from keras.models import Sequential
import tensorflow as tf import tensorflow_datasets as tfds tf.enable_eager_execution()
from keras.layers.core import Dense, Activation, Dropout, Flatten from keras.layers.convolutional import Convolution2D, MaxPooling2D from keras.optimizers import SGD, RMSprop, adam from keras.utils import np_utils from sklearn.tree import DecisionTreeClassifier # Import Decision Tree Classifier from sklearn import metricsfrom sklearn.utils import shuffle from sklearn.model_selection import train_test_splitimport matplotlib.image as mpimg import matplotlib.pyplot as plt import numpy as np import os import cv2 import randomfrom numpy import * from PIL import Image import theano
Step 2: Prepare Dataset for Training
Preparing our dataset for training will involve assigning paths and creating categories(labels), resizing our images.
Resizing images into 200 X 200
path_test = "/content/drive/My Drive/semester 5 - ai ml/datasetHomeAssign/TRAIN"
CATEGORIES = ["EOSINOPHIL", "LYMPHOCYTE", "MONOCYTE", "NEUTROPHIL"] print(img_array.shape)IMG_SIZE =200 new_array = cv2.resize(img_array, (IMG_SIZE, IMG_SIZE))
Step 3: Create Training Data
Training is an array that will contain image pixel values and the index at which the image in the CATEGORIES list.
training = def createTrainingData(): for category in CATEGORIES: path = os.path.join(path_test, category) class_num = CATEGORIES.index(category) for img in os.listdir(path): img_array = cv2.imread(os.path.join(path,img)) new_array = cv2.resize(img_array, (IMG_SIZE, IMG_SIZE)) training.append([new_array, class_num])createTrainingData()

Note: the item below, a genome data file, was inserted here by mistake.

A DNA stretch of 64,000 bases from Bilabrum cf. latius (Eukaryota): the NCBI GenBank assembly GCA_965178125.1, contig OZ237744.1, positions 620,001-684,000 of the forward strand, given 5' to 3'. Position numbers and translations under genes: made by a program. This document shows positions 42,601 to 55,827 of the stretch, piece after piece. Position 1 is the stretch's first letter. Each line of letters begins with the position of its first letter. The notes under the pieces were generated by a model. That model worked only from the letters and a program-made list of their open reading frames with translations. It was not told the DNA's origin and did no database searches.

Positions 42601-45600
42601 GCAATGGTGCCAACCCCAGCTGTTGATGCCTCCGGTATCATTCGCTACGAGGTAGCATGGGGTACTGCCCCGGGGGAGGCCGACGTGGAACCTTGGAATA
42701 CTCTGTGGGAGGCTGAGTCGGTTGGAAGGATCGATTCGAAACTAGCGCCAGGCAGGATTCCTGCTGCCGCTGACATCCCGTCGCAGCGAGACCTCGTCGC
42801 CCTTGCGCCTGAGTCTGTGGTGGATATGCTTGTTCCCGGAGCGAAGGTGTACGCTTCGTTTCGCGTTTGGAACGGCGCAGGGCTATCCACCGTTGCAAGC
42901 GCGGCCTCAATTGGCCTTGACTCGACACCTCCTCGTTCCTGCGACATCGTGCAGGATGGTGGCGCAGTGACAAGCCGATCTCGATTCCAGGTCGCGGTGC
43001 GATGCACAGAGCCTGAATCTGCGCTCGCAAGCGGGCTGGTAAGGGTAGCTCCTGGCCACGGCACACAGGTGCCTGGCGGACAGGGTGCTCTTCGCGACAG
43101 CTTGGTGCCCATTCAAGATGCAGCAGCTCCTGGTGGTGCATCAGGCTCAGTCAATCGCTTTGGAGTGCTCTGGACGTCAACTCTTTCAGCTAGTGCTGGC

Step 4: Shuffle the Dataset
Step 5: Assigning Labels and Features
This shape of both the lists will be used in Classification using the NEURAL NETWORKS.
X = y =for features, label in training: X.append(features) y.append(label) X = np.array(X).reshape(-1, IMG_SIZE, IMG_SIZE, 3)
Step 6: Normalising X and converting labels to categorical data
X = X.astype('float32') X /= 255 from keras.utils import np_utils Y = np_utils.to_categorical(y, 4) print(Y) print(shape(Y))
Step 7: Split X and Y for use in CNN
X_train, X_test, y_train, y_test = train_test_split(X, y, test_size = 0.2, random_state = 4)
Step 8: Define, compile and train the CNN Model
batch_size = 16 nb_classes =4 nb_epochs = 5 img_rows, img_columns = 200, 200 img_channel = 3 nb_filters = 32 nb_pool = 2 nb_conv = 3
model = tf.keras.Sequential([ tf.keras.layers.Conv2D(32, (3,3), padding='same', activation=tf.nn.relu, input_shape=(200, 200, 3)), tf.keras.layers.MaxPooling2D((2, 2), strides=2), tf.keras.layers.Conv2D(32, (3,3), padding='same', activation=tf.nn.relu), tf.keras.layers.MaxPooling2D((2, 2), strides=2), tf.keras.layers.Dropout(0.5), tf.keras.layers.Flatten(), tf.keras.layers.Dense(128, activation=tf.nn.relu), tf.keras.layers.Dense(4, activation=tf.nn.softmax) ])
model.compile(optimizer='adam',loss='sparse_categorical_crossentropy',metrics=['accuracy']) model.fit(X_train, y_train, batch_size = batch_size, epochs = nb_epochs, verbose = 1, validation_data = (X_test, y_test))
Step 9: Accuracy and Score of model
score = model.evaluate(X_test, y_test, verbose = 0 ) print("Test Score: ", score) print("Test accuracy: ", score)
In these 9 simple steps, you would be ready to train your own Convolutional Neural Networks model and solve real-world problems using these skills. You can practice these skills on platforms like Analytics Vidhya and Kaggle. You can also play around by changing different parameters and discovering how you would get the best accuracy and score. Try changing the batch_size, the number of epochs or even adding/removing layers in the CNN model, and have fun!